Sustainability is a growing concern for contractors, builders and the construction industry at large. There are dozens of ways to make building a greener, more environmentally friendly enterprise, but the flashiest option may be utilizing 3D printers to create materials with less waste.
3D printing is the process of making three-dimensional solid objects from a digital file. The creation of a 3D-printed object is achieved using additive processes. In an additive process an object is created by laying down successive layers of material until the object is created.
While the technology is most often used on a small scale for individual purposes, more commercial applications are being developed every day.
Construction of small homes with 3D printed materials is already a reality for the industry, if not widespread yet.
Although 3D printing concrete is still a new technology, the potential is there for faster, more affordable and more environmentally friendly construction techniques as the technology continues to progress. However, there are also several challenges for the process that include high costs, regulations and quality control.
The University of Idaho was recently awarded $4 million from the National Science Foundation (NSF) to develop technology for the conversion of wood waste into 3D printing materials.
This research is focused on testing an additive manufacturing process capable of producing modular wall, floor and roof panels printed from the waste byproduct created by traditional manufacturing methods.
In addition to demonstrating the obvious benefits of sustainability, the research is also searching for ways to create more resilient materials. The NSF will fund the university’s research until 2025.
“We’re developing a new composite material using completely bio-based resources on a truly large scale,” said University of Idaho College of Engineering Assistant Professor and Research Lead Michael Maughan.
“With this technology, houses and commercial buildings can be made entirely differently. We can push past climate change, mitigate impact on our environment and make better use of the natural resources we have.”
According to the U.S. Energy Information Administration, 60% of global waste is produced from the construction sector. With unique carbon sequestration potential, this new 3D-printed material is expected to reduce that significantly, Maughan said.
Construction Business Owner (CBO) spoke with Maughan to find out more about his research and the impact that 3D printing will have on the construction industry at-large, especially as supply and materials issues are projected to last well into 2022.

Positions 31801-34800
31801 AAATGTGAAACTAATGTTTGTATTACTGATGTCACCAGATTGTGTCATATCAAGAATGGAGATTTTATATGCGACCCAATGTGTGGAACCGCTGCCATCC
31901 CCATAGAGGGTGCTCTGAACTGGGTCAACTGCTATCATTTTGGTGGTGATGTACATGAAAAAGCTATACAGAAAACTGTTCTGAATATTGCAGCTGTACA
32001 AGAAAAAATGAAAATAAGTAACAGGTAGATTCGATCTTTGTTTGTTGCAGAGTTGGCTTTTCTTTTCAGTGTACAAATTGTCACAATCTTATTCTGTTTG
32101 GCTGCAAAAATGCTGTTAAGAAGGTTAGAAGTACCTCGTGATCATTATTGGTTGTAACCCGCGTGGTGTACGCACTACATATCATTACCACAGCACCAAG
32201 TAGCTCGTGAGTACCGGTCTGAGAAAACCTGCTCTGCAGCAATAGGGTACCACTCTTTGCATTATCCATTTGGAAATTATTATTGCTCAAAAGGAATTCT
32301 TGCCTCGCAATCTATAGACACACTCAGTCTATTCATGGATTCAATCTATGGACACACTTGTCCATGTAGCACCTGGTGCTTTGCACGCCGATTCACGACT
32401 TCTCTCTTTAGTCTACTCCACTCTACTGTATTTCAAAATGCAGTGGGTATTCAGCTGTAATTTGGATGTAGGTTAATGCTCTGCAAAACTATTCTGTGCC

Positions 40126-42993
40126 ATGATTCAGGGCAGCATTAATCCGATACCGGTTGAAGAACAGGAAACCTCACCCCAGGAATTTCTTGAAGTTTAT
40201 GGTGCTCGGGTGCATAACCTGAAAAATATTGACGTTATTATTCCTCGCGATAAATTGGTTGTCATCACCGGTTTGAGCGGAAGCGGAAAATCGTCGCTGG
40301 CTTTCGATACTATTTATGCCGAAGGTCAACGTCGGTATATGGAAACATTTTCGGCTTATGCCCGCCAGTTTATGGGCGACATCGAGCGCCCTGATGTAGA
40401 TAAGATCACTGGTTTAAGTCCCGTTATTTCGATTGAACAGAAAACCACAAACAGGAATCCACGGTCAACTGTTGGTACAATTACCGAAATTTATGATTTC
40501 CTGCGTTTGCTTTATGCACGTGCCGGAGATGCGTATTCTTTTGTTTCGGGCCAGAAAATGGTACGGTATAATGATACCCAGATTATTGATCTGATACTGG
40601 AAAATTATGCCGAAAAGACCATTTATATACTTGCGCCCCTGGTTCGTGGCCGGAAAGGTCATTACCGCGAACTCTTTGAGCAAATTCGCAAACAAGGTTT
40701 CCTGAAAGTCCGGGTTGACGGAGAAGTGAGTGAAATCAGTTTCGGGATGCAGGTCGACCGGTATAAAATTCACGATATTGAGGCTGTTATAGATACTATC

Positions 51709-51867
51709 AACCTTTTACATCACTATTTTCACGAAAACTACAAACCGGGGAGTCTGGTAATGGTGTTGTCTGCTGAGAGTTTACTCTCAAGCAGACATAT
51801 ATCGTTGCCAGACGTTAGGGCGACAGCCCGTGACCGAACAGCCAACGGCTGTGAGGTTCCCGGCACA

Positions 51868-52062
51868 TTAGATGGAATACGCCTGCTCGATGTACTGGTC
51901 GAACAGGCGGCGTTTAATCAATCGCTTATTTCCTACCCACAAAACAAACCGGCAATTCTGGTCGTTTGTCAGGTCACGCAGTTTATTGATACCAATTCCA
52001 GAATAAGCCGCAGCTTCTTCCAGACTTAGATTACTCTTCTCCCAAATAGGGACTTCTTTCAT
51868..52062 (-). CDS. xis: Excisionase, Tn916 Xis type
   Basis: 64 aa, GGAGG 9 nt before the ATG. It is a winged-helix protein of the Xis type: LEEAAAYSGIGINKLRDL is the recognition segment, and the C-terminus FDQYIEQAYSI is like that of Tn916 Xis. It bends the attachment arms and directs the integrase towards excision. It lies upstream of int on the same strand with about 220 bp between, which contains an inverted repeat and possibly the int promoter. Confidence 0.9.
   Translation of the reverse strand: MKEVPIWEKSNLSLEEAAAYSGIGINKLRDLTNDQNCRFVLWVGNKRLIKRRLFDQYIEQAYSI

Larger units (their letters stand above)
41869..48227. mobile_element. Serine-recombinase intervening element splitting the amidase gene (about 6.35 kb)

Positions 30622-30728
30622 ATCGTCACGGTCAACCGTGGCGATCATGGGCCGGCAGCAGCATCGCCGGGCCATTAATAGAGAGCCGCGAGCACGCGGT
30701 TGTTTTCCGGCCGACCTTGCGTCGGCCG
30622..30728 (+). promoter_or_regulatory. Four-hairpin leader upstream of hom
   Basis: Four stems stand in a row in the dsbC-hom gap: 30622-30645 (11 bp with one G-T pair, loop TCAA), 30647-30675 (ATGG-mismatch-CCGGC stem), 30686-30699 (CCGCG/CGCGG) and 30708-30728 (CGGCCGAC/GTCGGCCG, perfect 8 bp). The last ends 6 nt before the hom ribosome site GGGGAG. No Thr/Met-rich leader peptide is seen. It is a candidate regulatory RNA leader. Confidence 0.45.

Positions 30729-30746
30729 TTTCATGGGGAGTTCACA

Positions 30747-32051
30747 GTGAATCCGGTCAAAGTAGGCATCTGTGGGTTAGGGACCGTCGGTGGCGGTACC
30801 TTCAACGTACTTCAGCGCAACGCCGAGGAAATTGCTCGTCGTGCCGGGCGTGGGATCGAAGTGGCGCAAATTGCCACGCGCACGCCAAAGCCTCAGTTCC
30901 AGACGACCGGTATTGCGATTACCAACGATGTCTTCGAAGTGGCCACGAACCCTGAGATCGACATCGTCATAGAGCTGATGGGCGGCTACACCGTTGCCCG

CBO: Tell us about your research into 3D-printed materials for construction.
MM: About two years ago we received a seed grant from the state of Idaho to start studying wood 3D printing for building construction applications. There has been very little work in this area, so we were basically starting from scratch.
The goal is to produce 3D-printed wall panels that can be transported to a construction site for rapid assembly. We have developed a new formulation wood composite that has similar/better strength and stiffness compared to medium-density fiberboard (MDF) that can be printed.
We have developed a printer machine that can produce 2-foot by 2-foot walls as a demonstration of the technology. We’re currently fine-tuning the resin system and extrusion process.
CBO: Why is it important to make construction more sustainable?
MM: There are several reasons why, the first is that there is potentially a lot of waste in wood production.
Using that material for valuable products is important because it locks up the carbon, keeping it out of the atmosphere.
Second, we hope that we can make building construction more affordable for homebuyers and safer for the people who make the buildings. Finally, instead of landfilling the materials at the end of life of a house, one of our goals is also to understand how we can reuse the materials to create a circular economy for building.
CBO: Do you think 3D printing is the future of construction? Will it become the norm?
MM: I think it will play more and more of a role in the future. Obviously, it’s not going to be an overnight change, but certainly automation and free-form type fabrication will play a major role at some point. We have people on our team looking at the architecture of 3D printing with wood to address how designs might change as technology changes.
CBO: How will your research impact or reduce the materials shortages currently faced by
MM: We are trying to use a lot of the waste and products from smaller trees, branches, etc., that wouldn’t normally be used to make dimensional lumber. Every little bit can help with supply.